Regarding the lawyers and judiciary, the whistleblower has said that hopelessly backward and inefficient courts have failed. Judges have too often acquiesced to the arguments of the rich, whose lawyers—and not just Mossack Fonseca—are well trained in honouring the letter of the law, while simultaneously doing everything in their power to desecrate its spirit. Pakistan faces similar challenges today where the rich hire senior advocates who turn the tables for them, no matter what the spirit of the law is.

The Panama Papers source has further held that the media has failed. “Many news networks are cartoonish parodies of their former selves, individual billionaires appear to have taken up newspaper ownership as a hobby, limiting coverage of serious matters concerning the wealthy, and serious investigative journalists lack funding.

The impact is real: in addition to Süddeutsche Zeitung and ICIJ, and despite explicit claims to the contrary, several major media outlets did have editors to review documents from the Panama Papers. They chose not to cover them. The sad truth is that among the most prominent and capable media organizations in the world there was not a single one interested in reporting on the story. Even Wikileaks didn’t answer its tip line repeatedly.” In Pakistan too, the billionaires, prima facie to protect their businesses, have opened media outlets that are controlling the flow of information besides influencing the governments and public departments for their personal benefits. The Panama source seems to have lived in Pakistan too. The whistleblower has demanded from the world to digitize the financial affairs and make them public for transparency. This is a much need thing for Pakistan otherwise allegations of corruption and tax-evasion will continue forever.

About the legal profession, the Panama source has mentioned the problem perhaps existing in every country of the world. It says, “But most of all, the legal profession has failed. Democratic governance depends upon responsible individuals throughout the entire system who understand and uphold the law, not who understand and exploit it. On average, lawyers have become so deeply corrupt that it is imperative for major changes in the profession to take place, far beyond the meek proposals already on the table. To start, the term “legal ethics,” upon which codes of conduct and licensure are nominally based, has become an oxymoron. Mossack Fonseca did not work in a vacuum—despite repeated fines and documented regulatory violations, it found allies and clients at major law firms in virtually every nation.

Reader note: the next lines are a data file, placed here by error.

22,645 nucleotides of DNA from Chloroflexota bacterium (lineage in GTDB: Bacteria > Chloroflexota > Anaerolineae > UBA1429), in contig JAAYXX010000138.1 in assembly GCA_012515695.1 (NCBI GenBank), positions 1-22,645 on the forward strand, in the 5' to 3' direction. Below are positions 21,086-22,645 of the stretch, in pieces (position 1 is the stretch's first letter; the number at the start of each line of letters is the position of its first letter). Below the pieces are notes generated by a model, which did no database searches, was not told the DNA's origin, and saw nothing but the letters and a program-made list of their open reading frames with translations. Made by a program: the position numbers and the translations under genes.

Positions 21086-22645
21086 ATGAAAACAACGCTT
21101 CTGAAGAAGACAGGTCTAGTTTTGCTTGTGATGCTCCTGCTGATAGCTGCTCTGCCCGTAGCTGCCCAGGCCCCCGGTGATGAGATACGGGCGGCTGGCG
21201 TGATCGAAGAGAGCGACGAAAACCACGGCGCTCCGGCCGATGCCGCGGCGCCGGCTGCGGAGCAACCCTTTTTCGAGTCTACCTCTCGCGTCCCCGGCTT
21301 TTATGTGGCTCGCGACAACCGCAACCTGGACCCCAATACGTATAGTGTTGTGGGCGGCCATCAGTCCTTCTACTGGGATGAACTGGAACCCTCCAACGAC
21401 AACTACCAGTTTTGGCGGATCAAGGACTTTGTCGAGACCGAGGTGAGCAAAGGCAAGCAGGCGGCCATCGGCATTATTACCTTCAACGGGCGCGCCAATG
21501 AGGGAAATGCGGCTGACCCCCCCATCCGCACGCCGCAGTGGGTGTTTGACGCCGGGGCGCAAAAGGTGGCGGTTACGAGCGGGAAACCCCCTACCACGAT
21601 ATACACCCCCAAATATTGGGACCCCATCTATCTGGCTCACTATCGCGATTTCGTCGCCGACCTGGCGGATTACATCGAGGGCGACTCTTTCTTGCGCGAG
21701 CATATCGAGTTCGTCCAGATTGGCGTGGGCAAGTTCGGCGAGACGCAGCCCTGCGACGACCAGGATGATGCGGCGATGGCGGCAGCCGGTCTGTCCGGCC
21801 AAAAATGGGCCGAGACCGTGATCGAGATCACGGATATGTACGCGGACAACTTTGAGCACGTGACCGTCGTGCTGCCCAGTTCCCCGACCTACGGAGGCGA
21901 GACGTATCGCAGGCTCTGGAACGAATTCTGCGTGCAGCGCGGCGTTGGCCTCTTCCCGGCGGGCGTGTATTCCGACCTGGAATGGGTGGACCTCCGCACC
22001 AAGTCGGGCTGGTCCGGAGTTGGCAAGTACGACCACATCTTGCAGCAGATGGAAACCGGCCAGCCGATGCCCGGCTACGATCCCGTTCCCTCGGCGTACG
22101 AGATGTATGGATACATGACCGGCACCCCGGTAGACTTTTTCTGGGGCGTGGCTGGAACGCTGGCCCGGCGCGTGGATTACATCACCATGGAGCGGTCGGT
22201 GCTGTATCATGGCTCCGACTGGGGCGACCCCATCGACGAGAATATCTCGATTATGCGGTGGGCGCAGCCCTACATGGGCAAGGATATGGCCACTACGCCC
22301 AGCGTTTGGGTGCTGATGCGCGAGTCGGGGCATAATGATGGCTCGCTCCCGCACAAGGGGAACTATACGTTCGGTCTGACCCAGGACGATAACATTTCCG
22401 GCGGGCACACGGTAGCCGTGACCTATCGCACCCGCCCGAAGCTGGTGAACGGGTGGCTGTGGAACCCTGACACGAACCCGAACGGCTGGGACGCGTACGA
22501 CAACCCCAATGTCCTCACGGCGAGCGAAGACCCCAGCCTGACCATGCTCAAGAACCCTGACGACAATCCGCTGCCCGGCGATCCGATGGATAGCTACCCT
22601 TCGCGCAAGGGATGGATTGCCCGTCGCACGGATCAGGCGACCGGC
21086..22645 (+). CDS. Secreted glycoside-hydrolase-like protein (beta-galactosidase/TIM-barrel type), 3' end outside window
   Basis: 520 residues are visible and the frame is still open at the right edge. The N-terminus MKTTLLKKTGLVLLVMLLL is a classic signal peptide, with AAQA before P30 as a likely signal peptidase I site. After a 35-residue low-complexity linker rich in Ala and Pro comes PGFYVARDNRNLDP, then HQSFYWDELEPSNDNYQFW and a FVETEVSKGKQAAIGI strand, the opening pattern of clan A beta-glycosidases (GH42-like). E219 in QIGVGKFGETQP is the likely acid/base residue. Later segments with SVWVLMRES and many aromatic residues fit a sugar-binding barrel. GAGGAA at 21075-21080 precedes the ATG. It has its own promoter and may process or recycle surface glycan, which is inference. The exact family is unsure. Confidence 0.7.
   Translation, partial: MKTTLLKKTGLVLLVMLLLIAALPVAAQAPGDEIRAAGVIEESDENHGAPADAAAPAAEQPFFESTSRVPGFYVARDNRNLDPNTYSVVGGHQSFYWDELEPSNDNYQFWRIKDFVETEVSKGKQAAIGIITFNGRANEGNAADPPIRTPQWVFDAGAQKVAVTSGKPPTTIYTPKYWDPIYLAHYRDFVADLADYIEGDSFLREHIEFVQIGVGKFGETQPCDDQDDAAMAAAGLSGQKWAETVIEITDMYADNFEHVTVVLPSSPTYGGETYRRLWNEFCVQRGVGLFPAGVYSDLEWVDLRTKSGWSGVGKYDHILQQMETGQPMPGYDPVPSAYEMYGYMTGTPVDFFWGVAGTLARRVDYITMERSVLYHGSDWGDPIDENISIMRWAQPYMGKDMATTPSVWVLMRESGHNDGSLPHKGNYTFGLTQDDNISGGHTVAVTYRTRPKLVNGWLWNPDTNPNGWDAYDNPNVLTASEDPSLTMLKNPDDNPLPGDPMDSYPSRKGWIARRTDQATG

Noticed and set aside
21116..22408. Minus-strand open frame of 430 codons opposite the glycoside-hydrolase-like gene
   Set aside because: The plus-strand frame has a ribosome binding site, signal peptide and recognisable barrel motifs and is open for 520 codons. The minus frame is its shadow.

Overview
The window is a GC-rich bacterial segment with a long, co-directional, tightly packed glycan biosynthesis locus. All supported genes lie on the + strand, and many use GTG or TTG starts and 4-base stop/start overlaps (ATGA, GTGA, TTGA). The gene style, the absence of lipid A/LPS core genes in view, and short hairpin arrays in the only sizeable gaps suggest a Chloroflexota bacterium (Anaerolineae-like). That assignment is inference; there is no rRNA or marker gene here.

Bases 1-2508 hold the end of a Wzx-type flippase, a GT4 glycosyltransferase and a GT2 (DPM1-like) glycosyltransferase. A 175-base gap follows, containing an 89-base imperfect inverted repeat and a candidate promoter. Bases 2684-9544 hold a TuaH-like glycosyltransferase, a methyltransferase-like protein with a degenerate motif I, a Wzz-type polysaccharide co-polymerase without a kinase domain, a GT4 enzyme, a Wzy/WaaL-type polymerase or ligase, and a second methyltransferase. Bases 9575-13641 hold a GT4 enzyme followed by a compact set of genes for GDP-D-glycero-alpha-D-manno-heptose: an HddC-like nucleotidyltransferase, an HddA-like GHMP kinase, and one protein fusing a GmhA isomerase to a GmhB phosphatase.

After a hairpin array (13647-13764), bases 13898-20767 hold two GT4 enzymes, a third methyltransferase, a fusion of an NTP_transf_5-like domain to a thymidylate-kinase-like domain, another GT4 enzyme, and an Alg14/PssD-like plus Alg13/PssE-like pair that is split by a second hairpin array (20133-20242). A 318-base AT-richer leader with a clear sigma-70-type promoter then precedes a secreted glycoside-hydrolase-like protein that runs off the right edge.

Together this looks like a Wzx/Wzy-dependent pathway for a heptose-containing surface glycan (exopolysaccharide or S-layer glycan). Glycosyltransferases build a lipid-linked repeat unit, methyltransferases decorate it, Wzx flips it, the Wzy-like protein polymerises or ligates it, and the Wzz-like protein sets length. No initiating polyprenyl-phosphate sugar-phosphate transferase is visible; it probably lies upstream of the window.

If the industry’s shattered economics were not already evidence enough, there is now no denying that lawyers can no longer be permitted to regulate one another. It simply doesn’t work. Those able to pay the most can always find a lawyer to serve their ends, whether that lawyer is at Mossack Fonseca or another firm of which we remain unaware. What about the rest of society?

The collective impact of these failures has been a complete erosion of ethical standards, ultimately leading to a novel system we still call Capitalism, but which is tantamount to economic slavery. In this system—our system—the slaves are unaware both of their status and of their masters, who exist in a world apart where the intangible shackles are carefully hidden amongst reams of unreachable legalese.

The horrific magnitude of detriment to the world should shock us all awake. But when it takes a whistleblower to sound the alarm, it is cause for even greater concern. It signals that democracy’s checks and balances have all failed, that the breakdown is systemic, and that severe instability could be just around the corner. So now is the time for real action, and that starts with asking questions.”

The News